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A River Reborn

Goblin's Gate, Elwha River, Olympic National Park

In June of 2011, work will begin on the largest dam removal and river restoration project in US history on Washington’s Elwha River. The goal: to remove two obsolete but ecologically catastrophic dams and return this 40-mile-long river to something approximating its natural state. Ultimately the hope is to restore what were once huge salmon runs, destroyed when the dams were built in the early 20th century, and restore the ecological balance of the entire watershed, much of which lies within Olympic National Park. Like nowhere else in the country, Park protection should make  it possible to protect the river, and the salmon, forever.

Federal authorization for this project, which I actively supported, was passed in 1992, so it has taken nearly two decades just for the work to begin. The removal itself is expected to take 3 years, but how long the river will require to heal itself – and to flush out the vast amounts of impounded sediment – is anyone’s guess.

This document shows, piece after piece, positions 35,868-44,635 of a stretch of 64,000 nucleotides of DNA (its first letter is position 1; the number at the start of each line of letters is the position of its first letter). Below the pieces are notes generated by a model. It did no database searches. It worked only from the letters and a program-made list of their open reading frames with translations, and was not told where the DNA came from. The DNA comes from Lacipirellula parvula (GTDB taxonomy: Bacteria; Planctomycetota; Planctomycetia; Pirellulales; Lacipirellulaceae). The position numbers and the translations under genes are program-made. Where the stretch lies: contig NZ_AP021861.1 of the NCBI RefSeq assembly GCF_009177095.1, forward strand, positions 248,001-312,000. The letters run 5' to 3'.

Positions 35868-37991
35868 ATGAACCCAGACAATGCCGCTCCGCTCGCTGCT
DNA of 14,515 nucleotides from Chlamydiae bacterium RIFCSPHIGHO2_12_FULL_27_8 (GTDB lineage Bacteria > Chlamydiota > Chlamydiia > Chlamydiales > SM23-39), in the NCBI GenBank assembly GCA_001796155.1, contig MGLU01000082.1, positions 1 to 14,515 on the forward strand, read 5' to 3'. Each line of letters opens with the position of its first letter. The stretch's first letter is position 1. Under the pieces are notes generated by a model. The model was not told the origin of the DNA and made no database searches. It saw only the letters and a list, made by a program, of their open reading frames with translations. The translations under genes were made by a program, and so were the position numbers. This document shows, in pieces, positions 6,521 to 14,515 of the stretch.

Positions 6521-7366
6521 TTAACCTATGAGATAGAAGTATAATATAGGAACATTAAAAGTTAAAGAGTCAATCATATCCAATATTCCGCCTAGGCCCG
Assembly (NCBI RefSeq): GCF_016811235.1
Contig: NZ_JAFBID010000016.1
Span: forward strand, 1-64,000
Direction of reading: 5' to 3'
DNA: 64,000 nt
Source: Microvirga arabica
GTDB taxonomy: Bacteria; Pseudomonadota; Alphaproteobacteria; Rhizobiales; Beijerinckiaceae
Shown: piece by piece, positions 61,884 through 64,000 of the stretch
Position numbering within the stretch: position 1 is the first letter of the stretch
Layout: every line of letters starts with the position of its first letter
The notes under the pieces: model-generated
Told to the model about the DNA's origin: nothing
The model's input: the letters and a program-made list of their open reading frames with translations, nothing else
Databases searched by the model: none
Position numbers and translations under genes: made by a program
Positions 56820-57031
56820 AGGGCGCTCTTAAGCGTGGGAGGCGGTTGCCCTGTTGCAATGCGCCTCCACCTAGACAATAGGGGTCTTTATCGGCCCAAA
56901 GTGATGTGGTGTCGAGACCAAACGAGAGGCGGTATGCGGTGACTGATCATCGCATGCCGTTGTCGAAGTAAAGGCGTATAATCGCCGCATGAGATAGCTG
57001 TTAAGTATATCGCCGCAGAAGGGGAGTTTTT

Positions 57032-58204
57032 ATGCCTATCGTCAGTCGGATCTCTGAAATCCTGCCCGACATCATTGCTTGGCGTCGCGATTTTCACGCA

This project may seem small and local, but it is anything but insignificant; it represents a major re-thinking of our relationship with rivers… and quite possibly with the planet. It is certainly the best expression of our seriousness about restoring endangered salmon runs. What’s more, it will help guide future dam removals all over the world.

Simply said, this is the most exciting move in reversing environmental degradation in this part of the county in my lifetime. As a photographer, I hope to devote considerable time to documenting the river and its restoration over the next few years. Stay tuned.

For more information on this story, go to Elwha

Glines Canyon Dam, Elwha River

NOTE: This is one of the two dams slated for removal, revealing a flooded gorge that was once as strikingly beautiful as the Goblin’s Gate, just upstream.